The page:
Desperate to inspire a change for the better, the Royals began renovations on Kauffman Stadium. As the stadium changed, so too, did the clubhouse. Ned Yost became manager in 2010 and took over a losing team in need of some major changes. Choosing to call up young players brimming with talent, the Royals saw the emergence of such names as Eric Hosmer, Mike Moustakas, and Salvador Perez. Kauffman Stadium hosted the MLB All Star Game in 2012, giving a boost to the ball club as well as the city. In 2013, the Royals broke the losing streak by posting a record of 86-76.
Manager Ned Yost pushed his team even further and in 2014, after posting a record of 89-73, the Royals made the postseason for the first time in 29 years. After a dramatic win in the 12th inning via a walk off hit by Salvador Perez against the Oakland Athletics in the Wild Card game, the Royals swept the Angels in the ALDS. Rolling right along, KC swept the Baltimore Orioles in the ALCS and punched their ticket to the big show, the 2014 World Series.
Kauffman Stadium was rocking for game one of the World Series. However, behind an amazing performance by San Francisco Giants pitcher Madison Bumgarner, the Royals lost 7-1 and fell behind in the series. Games two and three put KC back in control of the series before a game four loss in San Fran evened the series at two games apiece. Following another loss in game five, the Royals had their backs against the wall, facing elimination in game six. The pressure brought out the best in this club, as they made a statement with a 10-0 victory, forcing a deciding game seven in Kansas City. Heartbreak swept the city as the Royals lost game seven 3-2, with fan favorite Alex Gordon stranded on third base.
Still young, but experienced and stinging from defeat, the Royals entered the 2015 campaign on a mission to accomplish the goal they had come so close to reaching just a season before. Posting an AL best 95-67 record, the Royals rallied past the Houston Astros in five games before defeating the Toronto Blue Jays in six games. The stage was set for an epic return to the World Series for KC. This time, their National League opponent was the New York Mets. Holding nothing back, the Royals unloaded on the Mets, winning in five games to become champions of baseball again, 30 years after their last title.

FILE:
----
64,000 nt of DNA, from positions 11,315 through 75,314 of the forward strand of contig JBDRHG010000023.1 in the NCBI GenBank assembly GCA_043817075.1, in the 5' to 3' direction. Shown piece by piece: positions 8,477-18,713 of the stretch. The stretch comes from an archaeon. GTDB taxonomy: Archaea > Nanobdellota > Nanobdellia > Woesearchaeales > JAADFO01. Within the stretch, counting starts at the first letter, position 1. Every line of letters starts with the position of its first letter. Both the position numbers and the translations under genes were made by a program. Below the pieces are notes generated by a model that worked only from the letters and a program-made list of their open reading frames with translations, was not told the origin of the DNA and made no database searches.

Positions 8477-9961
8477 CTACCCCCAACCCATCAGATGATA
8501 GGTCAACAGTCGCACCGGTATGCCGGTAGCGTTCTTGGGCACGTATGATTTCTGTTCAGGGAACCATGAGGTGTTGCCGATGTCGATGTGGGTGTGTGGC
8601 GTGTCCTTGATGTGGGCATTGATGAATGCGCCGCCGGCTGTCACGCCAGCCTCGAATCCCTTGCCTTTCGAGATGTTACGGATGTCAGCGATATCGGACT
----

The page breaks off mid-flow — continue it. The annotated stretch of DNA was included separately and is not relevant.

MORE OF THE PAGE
Entering the 2020 season, Kansas City’s championship window has closed. Last season would be the final one for Ned Yost who has retired. This is a very different team from just a few seasons ago, looking to crawl out from beneath a final record of 59-103 in 2019. Only time will tell what the new manager, Mike Matheny, will be able to do with the club. Alex Gordon and Salvador Perez remain with the team, and are surrounded by teammates in Ryan O’Hearn, Nicky Lopez, Adalberto Mondesi, Maikel Franco, Whit Merrifield, Hunter Dozier, and Jorge Soler. Danny Duffy, Brad Keller, and Jake Junis lead the pitching rotation with Ian Kennedy coming out to close it out for the Royals.
Notable players for this ball club include George Brett, Kevin Appier, Amos Otis, Bret Saberhagen, Frank White, Bo Jackson, and Alex Gordon. Additional information pertaining to the Kansas City Royals can be found by clicking here.